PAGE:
The 1998 postdoctoral fellowship cohort, including now CTN National Co-Director Dr. Marina Klein (third from left)

Since 1992, the CTN Postdoctoral Fellowship Awards Program has allocated 174 awards to 107 fellows. To mark the momentous occasion of passing the 100-fellow milestone, we introduce you to the program and some of the postdocs, past and present.

The CTN Postdoctoral Fellowship Awards Program was launched to collaborate with and nurture the next generation of top HIV and STBBI investigators. It provides an opportunity for early-career researchers to advance their experience and write a trial protocol, research program, and develop and run their own trial.

From postdocs to leaders

Some of the past postdoctoral fellows are now mainstays in the CTN family. You may recognize Dr. Marina Klein, who was a CTN Postdoctoral Fellow from 1998–2000 and was supervised by Dr. Richard Lalonde. Today, Dr. Klein is CTN National Co-Director, professor of medicine at McGill University, a Tier 1 Canada Research Chair, a Canadian Academy of Health Sciences fellow, and all-round expert in HIV and hepatitis C. She is currently leading several CTN studies including CTN 222: the Canadian Co-infection Cohort Study.

Dr. Klein is not the only past-postdoc to have progressed to a leading role within the Network. Drs. Curtis Cooper, Mona Loutfy, Jason Brophy, Darrell Tan, and Jean-Pierre Routy all started their CTN careers as postdoctoral fellows and are now co-leads of our four Research Cores. The Cores are responsible for managing the flow of concept development to protocols, supervising ongoing studies, and mentoring junior investigators. Many other postdoctoral fellows from previous years also remain with the CTN as investigators.

Going international

For the first 18 years of the CTN Postdoctoral Fellowship Awards Program, each fellow resided in Canada. However, in 2010, it expanded internationally to help train a scientist who is committed to developing and conducting HIV treatment or prevention research studies in a resource-limited country.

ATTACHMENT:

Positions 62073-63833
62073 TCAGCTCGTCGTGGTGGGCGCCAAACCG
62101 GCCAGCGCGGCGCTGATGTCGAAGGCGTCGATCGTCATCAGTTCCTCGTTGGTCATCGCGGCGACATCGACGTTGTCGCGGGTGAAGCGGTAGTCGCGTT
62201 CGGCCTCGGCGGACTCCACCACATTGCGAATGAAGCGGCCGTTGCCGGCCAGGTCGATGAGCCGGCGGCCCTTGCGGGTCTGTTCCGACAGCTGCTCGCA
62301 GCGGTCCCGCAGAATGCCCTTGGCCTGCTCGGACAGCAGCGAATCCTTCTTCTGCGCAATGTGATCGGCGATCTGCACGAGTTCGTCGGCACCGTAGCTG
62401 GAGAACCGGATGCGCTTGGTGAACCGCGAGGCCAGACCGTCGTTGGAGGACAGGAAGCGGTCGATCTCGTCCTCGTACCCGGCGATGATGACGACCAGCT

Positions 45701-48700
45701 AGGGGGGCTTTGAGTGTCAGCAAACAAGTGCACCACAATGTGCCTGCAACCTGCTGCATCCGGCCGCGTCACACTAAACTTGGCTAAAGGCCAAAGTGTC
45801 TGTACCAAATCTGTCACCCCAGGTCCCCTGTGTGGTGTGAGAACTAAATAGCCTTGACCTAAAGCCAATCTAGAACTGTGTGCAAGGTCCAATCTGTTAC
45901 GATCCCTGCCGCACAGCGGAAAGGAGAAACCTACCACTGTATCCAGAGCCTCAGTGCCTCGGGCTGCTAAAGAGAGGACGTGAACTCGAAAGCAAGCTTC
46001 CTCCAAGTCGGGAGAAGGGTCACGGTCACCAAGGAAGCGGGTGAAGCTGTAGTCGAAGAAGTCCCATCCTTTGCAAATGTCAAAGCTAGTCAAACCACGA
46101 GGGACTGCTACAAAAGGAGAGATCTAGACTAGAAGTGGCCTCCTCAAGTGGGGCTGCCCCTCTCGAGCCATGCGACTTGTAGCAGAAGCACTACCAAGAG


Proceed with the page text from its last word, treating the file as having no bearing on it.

Our first international fellow was Dr. Lawrence Mbuagbaw. He investigated how text messages could improve adherence to antiretroviral therapy in low-income resource settings, supervised by CTN Investigator Dr. Lehana Thabane. Dr. Mbuagbaw is now a CTN Investigator himself and also serves as an associate professor at McMaster University. To this day, he continues to collaborate with physicians in Africa to improve health care services and remains close to the postdoctoral fellowship program, supervising international fellows Drs. Gisele Ngomba-Kadima and Richard Mwamba Kabuya.

Many other international fellows have also gone on to hold prestigious positions: Dr. Jackson Mukonzo is currently chair of the department of pharmacology and therapeutics at Makerere University, Uganda; Dr. Amy Slogrove is an associate professor in the department of paediatrics and child health at Stellenbosch University, South Africa; and Dr. Alemayehu Amberbir is a doctoral scientist at the University of Global Health Equity, Rwanda.

If you would like to learn more about the international postdoctoral fellowship and how it builds HIV research capacity around the world, click here.

There is no future without a(n amazing) past

The CTN Postdoctoral Fellowship Awards Program as a whole would not be what it is today without a growing number of behind-the-scene supporters, particularly Jacquie Sas, who recently retired. Jacquie led the program from its inception and became a maternal figure for many of the postdocs. She was a constant familiar face and cheerleader for the fellows’ success, continuously advocating for them and being their ‘go to’ person at the bi-annual CTN meetings. In addition, she recruited pharmaceutical companies and other organizations for funding, who continue to offer invaluable support and sponsorship to the program.

As we wave a fond farewell to Jacquie, we extend a warm welcome to the 2021–22 cohort of Postdoctoral Fellows: Drs. Alice Zhabokritsky (CTN James Kreppner l Fellowship), Katia Giguère, Cara Spence (CANFAR/CTN Fellowship), Jordan Sang, Joshua Edward, Léna Royston, and Serge Vicente. Their profiles are all available on our Postdoctoral Fellowship Awards Program webpage.

With their supervisors, this new cohort of fellows will investigate a wide range of issues affecting people living with HIV, from aging and comorbidities to HIV service provision and mobile health. We can’t wait to see where their research takes them!


If you want to learn more about the Postdoctoral Fellowship Awards Program and meet past and present fellows, click here.

 

Written By:

Hannah Branch

Ms. Hannah Branch joined the communications department in the fall of 2019. She holds a degree in Human Biology from the University of Birmingham and has over eight years’ experience working in science and health. Starting her career as commissioning editor of two medical journals, Hannah has since worked in other medical communications and PR roles, developing training materials and campaigns across a variety of health care areas.